Bird Whistle English |
Passarinhos Portuguese |
A stop which imitates the warbling of birds. Most sources describe the construction of these stops as consisting of two or more small metal pipes whose ends are immersed in a vessel of water or light oil. Williams, however, writes:
The usual distinction is between small pipes twittering when the stop-knob admits wind to their miniature chest (Uccelli, Vogelgesang), stopped pipes a third apart and successively blown, thereby creating a cuckoo (Kuckuck), and small open pipes suspended in a metal dish of water, the pipes and dish of one construction (Nachtigall, Rossignol, Usignuolo - �nightingale�).
He also states the the Vogelgesang might be �a very high Zimbel or Flageolet (Adlung), repeating or only slightly varying in pitch from note to note�. Grove dates these stops from at least 1450. According to Williams, they were found mainly in the 16th and 17th centuries throughout Europe, and as late as the mid-19th century in some parts of Spain, Italy and southern Germany.See also Cuckoo.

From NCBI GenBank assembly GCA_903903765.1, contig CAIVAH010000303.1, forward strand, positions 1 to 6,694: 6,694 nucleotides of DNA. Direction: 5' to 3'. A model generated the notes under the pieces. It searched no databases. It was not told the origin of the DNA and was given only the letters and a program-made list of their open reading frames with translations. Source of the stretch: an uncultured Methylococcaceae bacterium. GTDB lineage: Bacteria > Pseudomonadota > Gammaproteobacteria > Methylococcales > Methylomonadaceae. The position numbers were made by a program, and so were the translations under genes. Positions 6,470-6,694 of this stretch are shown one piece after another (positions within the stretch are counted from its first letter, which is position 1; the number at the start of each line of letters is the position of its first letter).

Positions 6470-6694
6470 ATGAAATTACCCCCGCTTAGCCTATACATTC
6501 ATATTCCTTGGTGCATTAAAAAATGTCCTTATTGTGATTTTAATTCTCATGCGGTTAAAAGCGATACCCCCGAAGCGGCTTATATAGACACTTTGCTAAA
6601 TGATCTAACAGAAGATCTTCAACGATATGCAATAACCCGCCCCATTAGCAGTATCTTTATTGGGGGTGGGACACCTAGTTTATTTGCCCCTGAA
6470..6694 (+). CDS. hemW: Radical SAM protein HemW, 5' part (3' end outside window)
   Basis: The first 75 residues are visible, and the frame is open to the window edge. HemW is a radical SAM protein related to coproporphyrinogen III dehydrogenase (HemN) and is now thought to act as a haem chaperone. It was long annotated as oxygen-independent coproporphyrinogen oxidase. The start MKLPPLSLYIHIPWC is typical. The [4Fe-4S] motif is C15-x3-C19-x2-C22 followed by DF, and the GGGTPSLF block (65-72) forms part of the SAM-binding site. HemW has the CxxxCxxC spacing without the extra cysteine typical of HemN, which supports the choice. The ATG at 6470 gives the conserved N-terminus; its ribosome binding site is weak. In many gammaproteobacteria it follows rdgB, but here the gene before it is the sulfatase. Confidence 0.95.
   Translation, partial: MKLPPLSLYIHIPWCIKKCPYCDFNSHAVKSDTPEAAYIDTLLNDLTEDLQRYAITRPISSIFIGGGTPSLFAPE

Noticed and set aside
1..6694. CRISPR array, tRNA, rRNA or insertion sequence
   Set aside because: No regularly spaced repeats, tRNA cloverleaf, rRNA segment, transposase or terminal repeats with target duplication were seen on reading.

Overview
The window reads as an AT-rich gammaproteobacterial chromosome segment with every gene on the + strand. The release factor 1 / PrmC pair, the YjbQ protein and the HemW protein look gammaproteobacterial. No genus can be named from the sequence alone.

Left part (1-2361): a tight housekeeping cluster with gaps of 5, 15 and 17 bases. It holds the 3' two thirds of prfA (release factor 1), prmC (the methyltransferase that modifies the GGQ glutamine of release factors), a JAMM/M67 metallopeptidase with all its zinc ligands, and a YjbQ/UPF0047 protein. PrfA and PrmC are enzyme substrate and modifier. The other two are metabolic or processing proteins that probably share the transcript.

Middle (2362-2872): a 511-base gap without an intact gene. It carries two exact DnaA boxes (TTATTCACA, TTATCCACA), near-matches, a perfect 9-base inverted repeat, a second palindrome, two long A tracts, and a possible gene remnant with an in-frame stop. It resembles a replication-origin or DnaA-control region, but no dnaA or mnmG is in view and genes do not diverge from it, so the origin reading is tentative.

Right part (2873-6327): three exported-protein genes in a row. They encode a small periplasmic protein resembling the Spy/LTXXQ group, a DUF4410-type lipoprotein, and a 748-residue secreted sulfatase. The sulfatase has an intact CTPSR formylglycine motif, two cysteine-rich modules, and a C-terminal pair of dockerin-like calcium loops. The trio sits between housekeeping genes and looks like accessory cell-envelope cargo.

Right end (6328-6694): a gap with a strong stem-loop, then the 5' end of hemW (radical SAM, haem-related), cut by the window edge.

No examples of Canary, Merula, Oiseau, or Rosignolo are known. Contributions welcome.
Avicinium 3 Ordini, Organo Eco (III); Chiesa di San Filippo, Firenze, Italy, Fabbri 1664. A mixture (4'-2'-1') which reportedly creates a sound like the whistle of birds.
Bird Whistle; Temple Theatre, Hammond, Indiana, USA; Wurlitzer (relocated).
Bird Whistle; Virginia Theater, Chapaign, Illinois, USA; Wurlitzer 1921.
Nachtigall; Musée des Augustins, Toulouse, France; Ahrend 1981.
Nachtigall; Opera House, Sydney, New South Wales, Australia; Sharp 1979.
Nightingale; First Presbyterian Church, Richmond, Virginia, USA; Andover 1994.
Pájaros; Parroquia de Santa Engracia, Uztarroz, Navarra, Spain; de Rueda 1738.
Pájaros; San Juan Bautista, Santoyo, Palencia, Spain; de la Rosa 1738.
Passarinhos; Braga Cathedral (Gospel side), Braga, Spain; Simón Fontanes 1737.
Rossignol, Brustwerk; Abbey Church, Schlaegl, Austria; Putz 1634.
Rossignol; St. Sulpice, Paris, France; Cavaillé-Coll 1862.
Uccelli, Organo di Risposta (II); Cattedrale di San Filippo, Firenze, Italy; Fabbri 1664. Five metal pipes with the ends immersed in a dish of water.
Usignolo, Manual I; residence, Mayen, Germany; Oberlinger 1985.
Vogelgesang; St. Jacobi, Lüdingworth, Germany; Wilde 1598, Schnitger 1682.
Vogelgesang, Solo; Shadyside Presbyterian Church, Pittsburgh, Pennsylvania, USA; Reuter 1995.
Vogelgeschrei; Marienkirche, Stralsund, Germany; Stellwagen 1659 (restored mid-1900's).
Original website compiled by Edward L. Stauff. For educational use only.|
Vogelgesang.html - Last updated 29 September 2007.